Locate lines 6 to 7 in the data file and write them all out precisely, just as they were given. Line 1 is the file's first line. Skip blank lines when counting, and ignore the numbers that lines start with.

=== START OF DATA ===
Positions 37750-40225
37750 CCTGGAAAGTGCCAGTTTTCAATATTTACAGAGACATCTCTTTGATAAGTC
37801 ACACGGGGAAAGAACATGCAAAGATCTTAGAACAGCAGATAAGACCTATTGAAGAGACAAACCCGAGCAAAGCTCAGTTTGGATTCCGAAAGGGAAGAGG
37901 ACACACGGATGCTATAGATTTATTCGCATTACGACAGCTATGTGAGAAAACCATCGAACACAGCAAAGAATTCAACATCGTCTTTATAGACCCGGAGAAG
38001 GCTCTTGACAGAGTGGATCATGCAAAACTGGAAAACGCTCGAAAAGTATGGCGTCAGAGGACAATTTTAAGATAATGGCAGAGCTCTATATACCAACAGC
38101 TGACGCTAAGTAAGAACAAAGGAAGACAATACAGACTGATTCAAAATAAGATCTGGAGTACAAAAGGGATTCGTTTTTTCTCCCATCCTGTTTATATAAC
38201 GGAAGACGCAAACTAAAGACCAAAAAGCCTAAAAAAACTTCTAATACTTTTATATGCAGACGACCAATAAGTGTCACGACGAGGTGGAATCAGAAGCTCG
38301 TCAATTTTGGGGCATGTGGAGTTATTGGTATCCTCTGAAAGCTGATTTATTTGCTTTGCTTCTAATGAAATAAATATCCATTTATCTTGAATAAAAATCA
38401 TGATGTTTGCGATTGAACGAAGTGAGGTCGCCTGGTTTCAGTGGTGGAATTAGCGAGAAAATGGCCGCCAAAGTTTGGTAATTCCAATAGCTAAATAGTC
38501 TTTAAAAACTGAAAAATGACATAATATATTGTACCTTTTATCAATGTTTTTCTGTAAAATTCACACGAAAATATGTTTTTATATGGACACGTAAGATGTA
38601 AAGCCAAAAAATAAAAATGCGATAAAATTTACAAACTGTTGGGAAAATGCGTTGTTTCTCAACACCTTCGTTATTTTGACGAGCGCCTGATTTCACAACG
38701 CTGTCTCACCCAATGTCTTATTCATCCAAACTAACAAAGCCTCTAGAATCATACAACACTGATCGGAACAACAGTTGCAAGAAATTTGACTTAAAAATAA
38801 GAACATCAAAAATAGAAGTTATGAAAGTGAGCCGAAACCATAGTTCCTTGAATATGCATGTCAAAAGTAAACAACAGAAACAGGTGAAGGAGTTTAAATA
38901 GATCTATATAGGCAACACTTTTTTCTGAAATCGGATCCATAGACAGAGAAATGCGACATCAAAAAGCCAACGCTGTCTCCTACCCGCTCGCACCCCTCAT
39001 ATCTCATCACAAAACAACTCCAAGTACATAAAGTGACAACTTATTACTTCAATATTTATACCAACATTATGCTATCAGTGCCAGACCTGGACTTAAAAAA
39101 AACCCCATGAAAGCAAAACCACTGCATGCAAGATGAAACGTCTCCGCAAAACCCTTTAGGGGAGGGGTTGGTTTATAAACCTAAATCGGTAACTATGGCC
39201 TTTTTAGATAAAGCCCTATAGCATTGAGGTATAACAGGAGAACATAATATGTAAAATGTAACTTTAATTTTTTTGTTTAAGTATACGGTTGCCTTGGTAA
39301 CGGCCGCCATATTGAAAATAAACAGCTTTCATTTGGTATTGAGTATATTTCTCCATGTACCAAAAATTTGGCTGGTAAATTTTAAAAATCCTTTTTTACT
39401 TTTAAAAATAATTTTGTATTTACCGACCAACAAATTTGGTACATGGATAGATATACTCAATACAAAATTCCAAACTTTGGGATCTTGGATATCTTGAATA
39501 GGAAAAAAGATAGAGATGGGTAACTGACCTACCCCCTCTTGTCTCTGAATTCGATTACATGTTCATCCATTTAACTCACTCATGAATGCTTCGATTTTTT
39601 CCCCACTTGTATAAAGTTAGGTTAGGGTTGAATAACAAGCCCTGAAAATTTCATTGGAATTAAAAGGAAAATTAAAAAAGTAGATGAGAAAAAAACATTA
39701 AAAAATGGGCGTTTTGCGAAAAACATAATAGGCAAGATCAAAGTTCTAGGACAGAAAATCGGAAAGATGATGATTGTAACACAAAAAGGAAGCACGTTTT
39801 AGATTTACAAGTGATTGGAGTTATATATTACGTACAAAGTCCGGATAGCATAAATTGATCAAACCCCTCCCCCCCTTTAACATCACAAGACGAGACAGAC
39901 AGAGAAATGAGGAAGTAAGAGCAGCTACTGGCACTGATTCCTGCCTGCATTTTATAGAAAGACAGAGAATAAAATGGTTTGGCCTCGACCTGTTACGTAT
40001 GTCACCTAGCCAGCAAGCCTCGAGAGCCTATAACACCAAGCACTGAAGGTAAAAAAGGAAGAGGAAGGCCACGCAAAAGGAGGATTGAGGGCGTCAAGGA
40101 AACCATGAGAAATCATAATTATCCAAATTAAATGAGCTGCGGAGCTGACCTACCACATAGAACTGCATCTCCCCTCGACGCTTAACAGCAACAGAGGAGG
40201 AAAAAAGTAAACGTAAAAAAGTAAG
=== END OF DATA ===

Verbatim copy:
38101 TGACGCTAAGTAAGAACAAAGGAAGACAATACAGACTGATTCAAAATAAGATCTGGAGTACAAAAGGGATTCGTTTTTTCTCCCATCCTGTTTATATAAC
38201 GGAAGACGCAAACTAAAGACCAAAAAGCCTAAAAAAACTTCTAATACTTTTATATGCAGACGACCAATAAGTGTCACGACGAGGTGGAATCAGAAGCTCG